Government allocations are inefficient and misinformed
As a result, fundraising has become more difficult and many organisations’ services are almost entirely dependent on department of social development subsidies. In this year’s budget speech, former finance minister Malusi Gigaba announced government’s plan to increase its spending on social protection from R193.4 billion in the next financial year to R223.9 billion by 2021.
“The social development department continues to provide about one to two percent of its overall budget to the victim empowerment programme, the programme under which shelters are funded”, executive member of the National Shelter Movement Zubeda Dangor said in the Heinrich Boell Foundation report in March. In numbers, R65.2 million was allocated for victim empowerment – which is the section in the budget that caters for women’s shelters and gender-based violence organisations – for the financial year. This is expected to increase to R74.3 million by 2021.
This money is then filtered down and, depending on the province, allocations to shelters for women might range from 25% to 49% of the victim empowerment programme budget. Organisations working on victim empowerment tended to be funded less than those providing services in other social welfare areas despite government stating that shelters were a “national priority”.
“Violence against women has not been a priority of especially with the department of social development for at least five years,” Vetten said. She said that despite what it says in public, it’s not a government priority according to the annual performance plan. “They’re very good at paying lip service and trotting out whenever there’s a horrible case but they don’t actually put the money into it,” she said.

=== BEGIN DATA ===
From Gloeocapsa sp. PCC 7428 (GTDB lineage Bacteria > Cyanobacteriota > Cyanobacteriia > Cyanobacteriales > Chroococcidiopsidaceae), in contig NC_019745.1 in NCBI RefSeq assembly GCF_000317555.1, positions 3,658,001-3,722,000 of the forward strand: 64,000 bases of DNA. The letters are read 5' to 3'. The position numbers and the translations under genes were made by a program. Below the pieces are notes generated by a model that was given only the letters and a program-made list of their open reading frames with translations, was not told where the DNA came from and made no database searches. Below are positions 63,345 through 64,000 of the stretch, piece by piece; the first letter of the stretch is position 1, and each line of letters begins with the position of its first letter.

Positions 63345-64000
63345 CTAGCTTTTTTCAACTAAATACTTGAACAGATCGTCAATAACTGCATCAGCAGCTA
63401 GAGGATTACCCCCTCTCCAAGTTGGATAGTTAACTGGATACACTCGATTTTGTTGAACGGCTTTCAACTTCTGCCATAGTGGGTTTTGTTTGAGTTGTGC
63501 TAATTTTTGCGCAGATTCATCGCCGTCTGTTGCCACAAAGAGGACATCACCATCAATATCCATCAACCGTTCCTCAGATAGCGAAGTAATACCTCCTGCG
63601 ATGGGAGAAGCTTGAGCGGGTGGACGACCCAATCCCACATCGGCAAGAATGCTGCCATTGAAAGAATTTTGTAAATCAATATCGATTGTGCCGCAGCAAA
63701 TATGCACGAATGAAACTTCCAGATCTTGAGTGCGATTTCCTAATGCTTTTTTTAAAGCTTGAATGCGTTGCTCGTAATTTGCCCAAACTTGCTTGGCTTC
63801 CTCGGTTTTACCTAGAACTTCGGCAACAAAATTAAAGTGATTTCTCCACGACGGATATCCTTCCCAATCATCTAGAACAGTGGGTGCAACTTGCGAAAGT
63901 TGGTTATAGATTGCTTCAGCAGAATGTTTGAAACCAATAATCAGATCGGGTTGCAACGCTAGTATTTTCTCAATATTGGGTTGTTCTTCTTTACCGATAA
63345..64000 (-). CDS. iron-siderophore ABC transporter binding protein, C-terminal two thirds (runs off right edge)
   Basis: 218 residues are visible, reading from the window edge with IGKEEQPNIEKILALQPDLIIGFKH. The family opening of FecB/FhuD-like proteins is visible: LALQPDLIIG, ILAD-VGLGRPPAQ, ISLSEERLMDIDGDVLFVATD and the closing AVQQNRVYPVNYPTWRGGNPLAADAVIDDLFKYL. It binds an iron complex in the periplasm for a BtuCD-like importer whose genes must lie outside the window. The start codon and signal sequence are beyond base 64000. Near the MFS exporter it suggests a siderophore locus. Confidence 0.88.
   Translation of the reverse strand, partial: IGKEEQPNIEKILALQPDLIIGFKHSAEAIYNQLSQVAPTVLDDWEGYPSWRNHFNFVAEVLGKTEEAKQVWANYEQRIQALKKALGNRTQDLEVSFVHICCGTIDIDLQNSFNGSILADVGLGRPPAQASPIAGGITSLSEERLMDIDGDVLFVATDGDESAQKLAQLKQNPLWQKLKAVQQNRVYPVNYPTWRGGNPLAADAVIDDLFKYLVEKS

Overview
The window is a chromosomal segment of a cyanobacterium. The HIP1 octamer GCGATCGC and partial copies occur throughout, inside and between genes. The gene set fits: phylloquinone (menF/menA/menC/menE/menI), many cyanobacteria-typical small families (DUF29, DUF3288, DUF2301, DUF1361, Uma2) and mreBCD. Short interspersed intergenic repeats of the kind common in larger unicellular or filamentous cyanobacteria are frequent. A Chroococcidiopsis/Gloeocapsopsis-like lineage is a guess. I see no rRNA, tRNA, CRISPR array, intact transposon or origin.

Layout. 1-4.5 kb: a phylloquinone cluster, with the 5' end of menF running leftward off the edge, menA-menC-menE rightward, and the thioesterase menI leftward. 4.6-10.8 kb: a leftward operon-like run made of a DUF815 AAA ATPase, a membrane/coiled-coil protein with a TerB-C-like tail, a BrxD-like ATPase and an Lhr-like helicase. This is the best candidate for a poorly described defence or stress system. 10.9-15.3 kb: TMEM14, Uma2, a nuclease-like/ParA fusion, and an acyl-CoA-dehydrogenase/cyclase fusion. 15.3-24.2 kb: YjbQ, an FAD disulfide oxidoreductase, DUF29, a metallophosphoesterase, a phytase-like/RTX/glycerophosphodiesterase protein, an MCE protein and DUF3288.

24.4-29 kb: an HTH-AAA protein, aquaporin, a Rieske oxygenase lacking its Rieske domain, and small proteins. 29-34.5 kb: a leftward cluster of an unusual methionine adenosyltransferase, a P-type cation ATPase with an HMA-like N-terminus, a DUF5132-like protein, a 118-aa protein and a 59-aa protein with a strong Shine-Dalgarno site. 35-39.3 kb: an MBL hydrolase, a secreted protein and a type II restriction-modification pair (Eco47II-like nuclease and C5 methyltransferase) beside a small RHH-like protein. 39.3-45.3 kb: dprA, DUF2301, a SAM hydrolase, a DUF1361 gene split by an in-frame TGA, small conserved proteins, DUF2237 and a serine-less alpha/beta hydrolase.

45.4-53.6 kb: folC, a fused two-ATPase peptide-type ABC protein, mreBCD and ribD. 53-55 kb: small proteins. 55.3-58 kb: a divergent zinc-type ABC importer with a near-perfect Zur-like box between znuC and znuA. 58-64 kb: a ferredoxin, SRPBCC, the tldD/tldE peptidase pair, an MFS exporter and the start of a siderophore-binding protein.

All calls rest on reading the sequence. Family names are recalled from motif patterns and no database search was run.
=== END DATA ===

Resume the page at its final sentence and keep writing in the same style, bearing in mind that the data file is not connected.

Besides that, there is no policy or basis to inform and standardise how much money is allocated in subsidy amounts – so what organisations receive is arbitrary and bears little relation to the actual cost of services. “There’s an assumption that you can just exploit women’s labour and because call them all volunteers and pay them all really bad stipends,” Vetten said.
Government allocations are not adjusted for inflation, VAT increase, minimum wage
Worse, subsidy allocations are not adjusted for inflation and have not been adjusted according to the VAT increase, it is unlikely that subsidies will increase if the minimum wage is implemented either.
In 2010 a group of organisations in the Free State legally challenged the department of social development’s funding policy and practices. The group said the amounts provided by the department are “substantially inadequate” and the court ordered officials to develop a reasonable funding policy. The department finally assembled the policy in 2014 but it is 2018 – the policy has still not been implemented and organisations remain in the position they were in eight years ago.